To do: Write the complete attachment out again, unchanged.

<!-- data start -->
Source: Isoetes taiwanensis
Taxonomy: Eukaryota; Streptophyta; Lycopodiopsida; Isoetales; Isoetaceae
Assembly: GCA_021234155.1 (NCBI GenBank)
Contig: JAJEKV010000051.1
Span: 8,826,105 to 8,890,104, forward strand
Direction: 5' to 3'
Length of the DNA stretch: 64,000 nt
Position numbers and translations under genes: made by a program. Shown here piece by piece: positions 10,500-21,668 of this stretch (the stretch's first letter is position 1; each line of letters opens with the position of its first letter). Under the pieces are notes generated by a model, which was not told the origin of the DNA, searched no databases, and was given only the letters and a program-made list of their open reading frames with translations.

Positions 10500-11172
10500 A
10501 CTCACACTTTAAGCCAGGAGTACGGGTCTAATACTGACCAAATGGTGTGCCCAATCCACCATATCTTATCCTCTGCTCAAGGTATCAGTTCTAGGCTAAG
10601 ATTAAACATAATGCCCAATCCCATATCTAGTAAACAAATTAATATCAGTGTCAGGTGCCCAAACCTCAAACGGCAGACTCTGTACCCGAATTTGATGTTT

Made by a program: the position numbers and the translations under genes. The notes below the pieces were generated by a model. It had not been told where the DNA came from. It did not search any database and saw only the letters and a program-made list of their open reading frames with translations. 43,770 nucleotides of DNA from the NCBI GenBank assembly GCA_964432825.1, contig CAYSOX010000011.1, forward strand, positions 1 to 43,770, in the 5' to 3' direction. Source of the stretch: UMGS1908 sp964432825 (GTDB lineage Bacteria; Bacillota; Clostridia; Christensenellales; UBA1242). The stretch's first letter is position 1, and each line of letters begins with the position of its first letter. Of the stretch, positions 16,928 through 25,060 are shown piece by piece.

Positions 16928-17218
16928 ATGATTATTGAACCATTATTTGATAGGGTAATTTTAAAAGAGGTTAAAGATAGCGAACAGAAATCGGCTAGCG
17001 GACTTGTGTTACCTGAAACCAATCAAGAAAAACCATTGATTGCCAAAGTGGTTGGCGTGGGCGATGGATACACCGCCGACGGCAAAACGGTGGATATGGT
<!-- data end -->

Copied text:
Source: Isoetes taiwanensis
Taxonomy: Eukaryota; Streptophyta; Lycopodiopsida; Isoetales; Isoetaceae
Assembly: GCA_021234155.1 (NCBI GenBank)
Contig: JAJEKV010000051.1
Span: 8,826,105 to 8,890,104, forward strand
Direction: 5' to 3'
Length of the DNA stretch: 64,000 nt
Position numbers and translations under genes: made by a program. Shown here piece by piece: positions 10,500-21,668 of this stretch (the stretch's first letter is position 1; each line of letters opens with the position of its first letter). Under the pieces are notes generated by a model, which was not told the origin of the DNA, searched no databases, and was given only the letters and a program-made list of their open reading frames with translations.

Positions 10500-11172
10500 A
10501 CTCACACTTTAAGCCAGGAGTACGGGTCTAATACTGACCAAATGGTGTGCCCAATCCACCATATCTTATCCTCTGCTCAAGGTATCAGTTCTAGGCTAAG
10601 ATTAAACATAATGCCCAATCCCATATCTAGTAAACAAATTAATATCAGTGTCAGGTGCCCAAACCTCAAACGGCAGACTCTGTACCCGAATTTGATGTTT

Made by a program: the position numbers and the translations under genes. The notes below the pieces were generated by a model. It had not been told where the DNA came from. It did not search any database and saw only the letters and a program-made list of their open reading frames with translations. 43,770 nucleotides of DNA from the NCBI GenBank assembly GCA_964432825.1, contig CAYSOX010000011.1, forward strand, positions 1 to 43,770, in the 5' to 3' direction. Source of the stretch: UMGS1908 sp964432825 (GTDB lineage Bacteria; Bacillota; Clostridia; Christensenellales; UBA1242). The stretch's first letter is position 1, and each line of letters begins with the position of its first letter. Of the stretch, positions 16,928 through 25,060 are shown piece by piece.

Positions 16928-17218
16928 ATGATTATTGAACCATTATTTGATAGGGTAATTTTAAAAGAGGTTAAAGATAGCGAACAGAAATCGGCTAGCG
17001 GACTTGTGTTACCTGAAACCAATCAAGAAAAACCATTGATTGCCAAAGTGGTTGGCGTGGGCGATGGATACACCGCCGACGGCAAAACGGTGGATATGGT